This is how the new Java 8 Stream API works. It is a computational layer above the well known Java collections.

// = ["1", "2", "3"] in Java 8
Arrays.asList(1, 2, 3)
      .stream()
      .map(Object::toString)
      .collect(Collectors.toList())

Javaslang is greatly inspired by Scala. This is how the above example should have been in Java 8.

// = Stream("1", "2", "3") in Javaslang
Stream.of(1, 2, 3).map(Object::toString)

Within the last year we put much effort into implementing the Javaslang collection library. It comprises the most widely used collection types.

Seq

We started our journey by implementing sequential types. We already described the linked List above. Stream, a lazy linked List, followed. It allows us to process possibly infinite long sequences of elements.

Seq

All collections are Iterable and hence could be used in enhanced for-statements.

for (String s : List.of("Java", "Advent")) {
    // side effects and mutation
}

We could accomplish the same by internalizing the loop and injecting the behavior using a lambda.

List.of("Java", "Advent").forEach(s -> {
    // side effects and mutation
});

Anyway, as we previously saw we prefer expressions that return a value over statements that return nothing. By looking at a simple example, soon we will recognize that statements add noise and divide what belongs together.

String join(String... words) {
    StringBuilder builder = new StringBuilder();
    for(String s : words) {
        if (builder.length() > 0) {
            builder.append(", ");
        }
        builder.append(s);
    }
    return builder.toString();
}

The Javaslang collections provide us with many functions to operate on the underlying elements. This allows us to express things in a very concise way.

String join(String... words) {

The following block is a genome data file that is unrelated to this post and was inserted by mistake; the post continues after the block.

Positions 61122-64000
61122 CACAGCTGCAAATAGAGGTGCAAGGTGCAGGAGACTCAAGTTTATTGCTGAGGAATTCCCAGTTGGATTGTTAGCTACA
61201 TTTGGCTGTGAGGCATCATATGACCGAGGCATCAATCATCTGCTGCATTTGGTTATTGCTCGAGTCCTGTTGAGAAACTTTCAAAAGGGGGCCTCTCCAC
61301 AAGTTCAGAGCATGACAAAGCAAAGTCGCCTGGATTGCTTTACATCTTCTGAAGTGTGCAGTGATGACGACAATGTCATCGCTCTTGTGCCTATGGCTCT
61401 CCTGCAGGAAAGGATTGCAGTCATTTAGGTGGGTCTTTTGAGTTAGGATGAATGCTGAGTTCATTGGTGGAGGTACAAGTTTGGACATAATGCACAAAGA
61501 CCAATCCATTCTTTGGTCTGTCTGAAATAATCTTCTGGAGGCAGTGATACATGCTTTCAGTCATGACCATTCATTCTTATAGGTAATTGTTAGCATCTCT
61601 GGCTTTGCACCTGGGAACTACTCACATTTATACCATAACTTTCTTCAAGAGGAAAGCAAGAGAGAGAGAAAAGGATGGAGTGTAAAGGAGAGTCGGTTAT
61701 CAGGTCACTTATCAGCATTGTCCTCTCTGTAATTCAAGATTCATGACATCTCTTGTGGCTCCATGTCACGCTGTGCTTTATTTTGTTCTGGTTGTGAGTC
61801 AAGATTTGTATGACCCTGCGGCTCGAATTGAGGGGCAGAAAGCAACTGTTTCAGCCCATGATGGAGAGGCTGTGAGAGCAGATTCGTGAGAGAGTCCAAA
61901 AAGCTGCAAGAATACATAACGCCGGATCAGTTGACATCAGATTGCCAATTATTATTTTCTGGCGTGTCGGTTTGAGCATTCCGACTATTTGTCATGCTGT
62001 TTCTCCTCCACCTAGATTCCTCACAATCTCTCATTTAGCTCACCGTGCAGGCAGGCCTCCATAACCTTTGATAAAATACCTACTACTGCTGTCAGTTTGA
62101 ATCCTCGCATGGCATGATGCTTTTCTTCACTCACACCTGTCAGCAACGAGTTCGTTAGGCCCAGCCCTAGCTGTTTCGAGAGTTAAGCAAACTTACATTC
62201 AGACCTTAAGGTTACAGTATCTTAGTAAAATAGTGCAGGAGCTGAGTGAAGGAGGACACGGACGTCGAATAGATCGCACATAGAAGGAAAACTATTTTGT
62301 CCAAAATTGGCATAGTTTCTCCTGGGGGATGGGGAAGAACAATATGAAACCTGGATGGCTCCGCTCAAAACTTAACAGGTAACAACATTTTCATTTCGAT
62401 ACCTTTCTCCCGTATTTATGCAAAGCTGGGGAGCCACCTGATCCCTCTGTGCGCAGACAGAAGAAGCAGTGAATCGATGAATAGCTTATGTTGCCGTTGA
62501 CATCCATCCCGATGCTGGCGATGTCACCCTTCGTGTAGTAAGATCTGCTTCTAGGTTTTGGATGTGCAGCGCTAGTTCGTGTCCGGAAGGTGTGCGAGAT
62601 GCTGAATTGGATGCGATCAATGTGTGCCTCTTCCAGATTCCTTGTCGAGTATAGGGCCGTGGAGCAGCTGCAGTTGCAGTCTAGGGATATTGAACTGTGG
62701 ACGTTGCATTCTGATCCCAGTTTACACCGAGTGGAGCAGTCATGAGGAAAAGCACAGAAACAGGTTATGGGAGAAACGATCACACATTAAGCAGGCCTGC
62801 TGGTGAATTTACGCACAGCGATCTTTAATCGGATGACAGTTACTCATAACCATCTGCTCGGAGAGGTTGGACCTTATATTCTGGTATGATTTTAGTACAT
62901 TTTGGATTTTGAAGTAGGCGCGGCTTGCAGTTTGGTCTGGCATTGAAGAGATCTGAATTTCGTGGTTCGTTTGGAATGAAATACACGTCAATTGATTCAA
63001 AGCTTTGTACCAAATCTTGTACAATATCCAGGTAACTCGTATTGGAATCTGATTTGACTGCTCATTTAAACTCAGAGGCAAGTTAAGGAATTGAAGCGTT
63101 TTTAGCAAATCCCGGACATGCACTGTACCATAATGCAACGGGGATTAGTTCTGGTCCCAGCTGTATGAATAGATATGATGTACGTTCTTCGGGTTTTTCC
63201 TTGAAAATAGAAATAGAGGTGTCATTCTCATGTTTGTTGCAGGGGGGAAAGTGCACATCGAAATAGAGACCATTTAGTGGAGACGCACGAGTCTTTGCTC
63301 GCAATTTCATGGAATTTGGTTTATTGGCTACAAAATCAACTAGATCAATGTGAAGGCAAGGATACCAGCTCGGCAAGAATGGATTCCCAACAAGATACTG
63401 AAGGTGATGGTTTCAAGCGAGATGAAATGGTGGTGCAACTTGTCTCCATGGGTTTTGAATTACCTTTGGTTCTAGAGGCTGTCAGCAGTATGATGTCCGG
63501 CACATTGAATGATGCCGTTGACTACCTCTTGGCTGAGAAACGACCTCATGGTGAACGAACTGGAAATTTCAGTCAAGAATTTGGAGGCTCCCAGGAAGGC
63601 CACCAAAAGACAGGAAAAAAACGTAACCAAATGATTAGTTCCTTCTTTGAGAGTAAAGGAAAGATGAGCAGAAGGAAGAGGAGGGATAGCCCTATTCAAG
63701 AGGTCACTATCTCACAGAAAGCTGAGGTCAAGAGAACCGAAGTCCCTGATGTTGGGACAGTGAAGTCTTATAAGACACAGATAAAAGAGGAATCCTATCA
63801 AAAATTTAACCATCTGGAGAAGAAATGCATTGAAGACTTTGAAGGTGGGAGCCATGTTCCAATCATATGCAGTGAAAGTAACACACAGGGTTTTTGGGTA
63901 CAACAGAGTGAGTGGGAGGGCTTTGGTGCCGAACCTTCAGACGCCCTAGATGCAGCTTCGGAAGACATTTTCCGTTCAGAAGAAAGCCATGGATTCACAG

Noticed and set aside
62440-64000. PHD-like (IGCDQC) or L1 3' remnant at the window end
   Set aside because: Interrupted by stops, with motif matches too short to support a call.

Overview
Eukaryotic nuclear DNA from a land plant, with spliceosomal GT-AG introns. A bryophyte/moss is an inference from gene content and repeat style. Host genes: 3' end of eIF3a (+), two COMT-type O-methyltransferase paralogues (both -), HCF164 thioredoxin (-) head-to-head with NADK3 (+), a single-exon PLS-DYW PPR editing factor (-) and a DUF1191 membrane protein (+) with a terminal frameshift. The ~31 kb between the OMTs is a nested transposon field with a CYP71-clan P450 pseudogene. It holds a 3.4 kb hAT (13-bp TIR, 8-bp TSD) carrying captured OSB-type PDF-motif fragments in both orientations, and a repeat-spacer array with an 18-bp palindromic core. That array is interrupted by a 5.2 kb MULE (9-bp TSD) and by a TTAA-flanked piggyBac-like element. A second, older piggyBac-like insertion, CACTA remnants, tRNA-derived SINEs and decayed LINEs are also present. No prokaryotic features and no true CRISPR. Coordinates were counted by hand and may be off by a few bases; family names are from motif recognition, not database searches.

return List.of(words)
               .intersperse(", ")
               .fold("", String::concat);
}

Most goals can be accomplished in various ways using Javaslang. Here we reduced the whole method body to fluent function calls on a List instance. We could even remove the whole method and directly use our List to obtain the computation result.

List.of(words).mkString(", ");

In a real world application we are now able to drastically reduce the number of lines of code and hence lower the risk of bugs.

Set and Map

Sequences are great. But to be complete, a collection library also needs different types of Sets and Maps.

Set and Map

We described how to model sorted Sets with binary tree structures. A sorted Map is nothing else than a sorted Set containing key-value pairs and having an ordering for the keys.

The HashMap implementation is backed by a Hash Array Mapped Trie (HAMT). Accordingly the HashSet is backed by a HAMT containing key-key pairs.

Our Map does not have a special Entry type to represent key-value pairs. Instead we use Tuple2 which is already part of Javaslang. The fields of a Tuple are enumerated.

// = (1, "A")
Tuple2<Integer, String> entry = Tuple.of(1, "A");

Integer key = entry._1;
String value = entry._2;

Maps and Tuples are used throughout Javaslang. Tuples are inevitable to handle multi-valued return types in a general way.

// = HashMap((0, List(2, 4)), (1, List(1, 3)))
List.of(1, 2, 3, 4).groupBy(i -> i % 2);

// = List((a, 0), (b, 1), (c, 2))
List.of('a', 'b', 'c').zipWithIndex();

At Javaslang, we explore and test our library by implementing the 99 Euler Problems. It is a great proof of concept. Please don’t hesitate to send pull requests.

Hands On!

I really hope this article has sparked your interest in Javaslang. Even if you do use Java 7 (or below) at work, as I do, it is possible to follow the idea of functional programming. It will be of great good!

Please make sure Javaslang is part of your toolbelt in 2016.

Happy hacking!

PS: question ? @_Javaslang or Gitter chat